What I Did Right In My Retirement Planning

The number one thing I did correctly IMHO in my retirement “planning” was deciding to change and become debt free. That meant we had to downsize our lives and live smaller. This was a conscious effort that took me and my husband many, many years to accomplish. For us, we just couldn’t reduce our lifestyle overnight. It took us a few painful years of sacrifice and going without.

I realized in 2001-2002 that having debt (mortgage, car loans, charge cards) meant that my lifestyle was just a ‘rented’ one. Technically I didn’t own anything. The bank did. And if you miss a monthly payment, for whatever reason, you learn quickly how unimportant your lifestyle truly is.

In 2001, I was 50 years old. I sold our marital home of 16 years and had enough equity to rebuild a smaller, downsized home for cash. This was the first part of my retirement planning: to live mortgage free. I also had enough money left over to buy out one of our leased vehicles and maintain another second car, debt free. DH and I rented a farm-house (@$1000 a month) while we waited for our modular home (less expensive than a stick-built house) to be built. We had relocated to a less expensive area in our home state (less taxes, less fees, less cost of living expenses) which was another challenge we had to over come.

My husband was out of work for two and a half years. I worked part-time to get some income but we also drained my husband’s 401K retirement account in order to survive. I knew we could never make up the difference so I decided we would have to learn how to live on just our social security checks when we retired (we both officially took early retirement at 62 because we needed the money). I calculated we would approximately receive $2,500 a month in our retirement. It was a very painful process to learn how to live on that amount after we had been living on $5,600 a month (in 2001 dollars).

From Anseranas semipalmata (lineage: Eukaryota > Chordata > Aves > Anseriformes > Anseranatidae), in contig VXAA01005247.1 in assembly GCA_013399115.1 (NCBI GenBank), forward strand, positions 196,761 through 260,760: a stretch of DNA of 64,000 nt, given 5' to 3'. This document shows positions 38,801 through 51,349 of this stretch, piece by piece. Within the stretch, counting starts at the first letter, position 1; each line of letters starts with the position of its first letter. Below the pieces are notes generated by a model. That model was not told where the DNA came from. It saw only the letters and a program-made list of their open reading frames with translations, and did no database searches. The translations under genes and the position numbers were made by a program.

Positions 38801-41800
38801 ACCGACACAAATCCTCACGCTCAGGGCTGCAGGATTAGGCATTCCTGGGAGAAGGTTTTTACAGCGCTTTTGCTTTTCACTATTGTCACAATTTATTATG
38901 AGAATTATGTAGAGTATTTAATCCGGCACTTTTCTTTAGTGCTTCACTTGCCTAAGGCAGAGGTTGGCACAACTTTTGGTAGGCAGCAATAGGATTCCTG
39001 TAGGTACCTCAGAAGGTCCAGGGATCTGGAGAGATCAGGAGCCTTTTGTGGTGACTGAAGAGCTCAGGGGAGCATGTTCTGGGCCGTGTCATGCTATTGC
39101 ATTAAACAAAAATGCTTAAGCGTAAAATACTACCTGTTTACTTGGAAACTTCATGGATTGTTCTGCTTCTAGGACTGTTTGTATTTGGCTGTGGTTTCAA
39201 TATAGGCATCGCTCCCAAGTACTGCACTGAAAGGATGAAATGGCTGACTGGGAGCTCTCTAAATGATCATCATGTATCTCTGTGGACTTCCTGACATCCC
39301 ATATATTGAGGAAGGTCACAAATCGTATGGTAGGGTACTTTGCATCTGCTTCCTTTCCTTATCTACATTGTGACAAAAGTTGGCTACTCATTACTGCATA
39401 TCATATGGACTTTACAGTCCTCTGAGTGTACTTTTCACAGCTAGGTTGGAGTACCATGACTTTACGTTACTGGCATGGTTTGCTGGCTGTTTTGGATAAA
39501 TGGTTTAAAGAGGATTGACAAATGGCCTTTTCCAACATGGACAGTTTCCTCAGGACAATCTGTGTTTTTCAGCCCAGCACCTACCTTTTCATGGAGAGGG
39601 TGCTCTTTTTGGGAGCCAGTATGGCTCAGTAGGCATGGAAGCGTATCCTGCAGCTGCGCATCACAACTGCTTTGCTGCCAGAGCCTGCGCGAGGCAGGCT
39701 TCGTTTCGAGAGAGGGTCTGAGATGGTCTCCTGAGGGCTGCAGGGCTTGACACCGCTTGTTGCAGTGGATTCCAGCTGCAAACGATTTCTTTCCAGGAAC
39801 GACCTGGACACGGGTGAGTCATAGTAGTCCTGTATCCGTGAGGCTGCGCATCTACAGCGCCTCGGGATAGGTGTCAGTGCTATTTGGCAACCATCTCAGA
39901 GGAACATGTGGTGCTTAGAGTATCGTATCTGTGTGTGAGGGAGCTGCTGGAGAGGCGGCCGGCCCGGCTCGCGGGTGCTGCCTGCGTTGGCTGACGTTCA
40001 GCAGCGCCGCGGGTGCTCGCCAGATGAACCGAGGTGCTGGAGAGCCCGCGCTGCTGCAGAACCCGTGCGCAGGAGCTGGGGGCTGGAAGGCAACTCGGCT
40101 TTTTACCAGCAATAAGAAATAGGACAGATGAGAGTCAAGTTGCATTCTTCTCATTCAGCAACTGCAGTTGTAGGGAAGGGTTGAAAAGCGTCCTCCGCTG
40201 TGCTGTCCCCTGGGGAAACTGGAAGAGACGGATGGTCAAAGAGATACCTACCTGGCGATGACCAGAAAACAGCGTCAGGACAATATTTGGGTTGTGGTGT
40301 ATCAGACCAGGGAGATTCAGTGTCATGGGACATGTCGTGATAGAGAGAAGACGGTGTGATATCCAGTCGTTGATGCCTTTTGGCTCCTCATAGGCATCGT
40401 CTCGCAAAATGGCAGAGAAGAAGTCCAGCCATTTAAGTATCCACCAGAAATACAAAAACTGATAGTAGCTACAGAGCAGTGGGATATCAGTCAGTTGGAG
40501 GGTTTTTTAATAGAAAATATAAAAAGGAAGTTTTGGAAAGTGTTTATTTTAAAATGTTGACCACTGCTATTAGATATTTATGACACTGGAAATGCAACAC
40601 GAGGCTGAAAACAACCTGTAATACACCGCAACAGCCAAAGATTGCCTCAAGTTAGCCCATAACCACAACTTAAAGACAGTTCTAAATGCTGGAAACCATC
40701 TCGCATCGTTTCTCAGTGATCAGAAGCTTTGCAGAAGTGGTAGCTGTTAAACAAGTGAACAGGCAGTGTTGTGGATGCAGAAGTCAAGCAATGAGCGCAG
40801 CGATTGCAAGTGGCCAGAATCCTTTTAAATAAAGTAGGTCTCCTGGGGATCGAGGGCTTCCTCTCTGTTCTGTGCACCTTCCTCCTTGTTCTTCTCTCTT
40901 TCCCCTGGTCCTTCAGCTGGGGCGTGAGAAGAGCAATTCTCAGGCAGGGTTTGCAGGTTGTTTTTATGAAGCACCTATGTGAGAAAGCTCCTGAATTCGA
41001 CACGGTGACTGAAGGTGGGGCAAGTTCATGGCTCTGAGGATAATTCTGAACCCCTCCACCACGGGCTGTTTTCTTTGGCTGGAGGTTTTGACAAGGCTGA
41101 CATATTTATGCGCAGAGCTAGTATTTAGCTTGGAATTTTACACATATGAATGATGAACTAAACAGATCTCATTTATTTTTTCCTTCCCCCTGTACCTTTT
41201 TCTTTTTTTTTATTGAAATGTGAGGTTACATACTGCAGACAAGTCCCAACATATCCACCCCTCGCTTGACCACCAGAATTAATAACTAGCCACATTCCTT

It meant we could no longer shop retail. Most of our purchases were made at either Goodwill or a thrift shop. No more new clothes. Our food budget was discounted. We learned to eat day-old food products and canned beans.Ā  We had to learn how to do things ourselves (DIY) such as car repairs, home repairs, cleaning and maintaining our home etc. Thankfully, when DH and I were gainfully employed we had taken all of our lifelong dream vacations (Europe & the Caribbean). Part of the downsizing meant the only way we could vacation, with the kids, was to camp. In the summers I would rent a pop-up camper for two months @$500 for the season. The first time we did this, my husband was in disbelief. He kept saying “I can’t believe you did this to me.”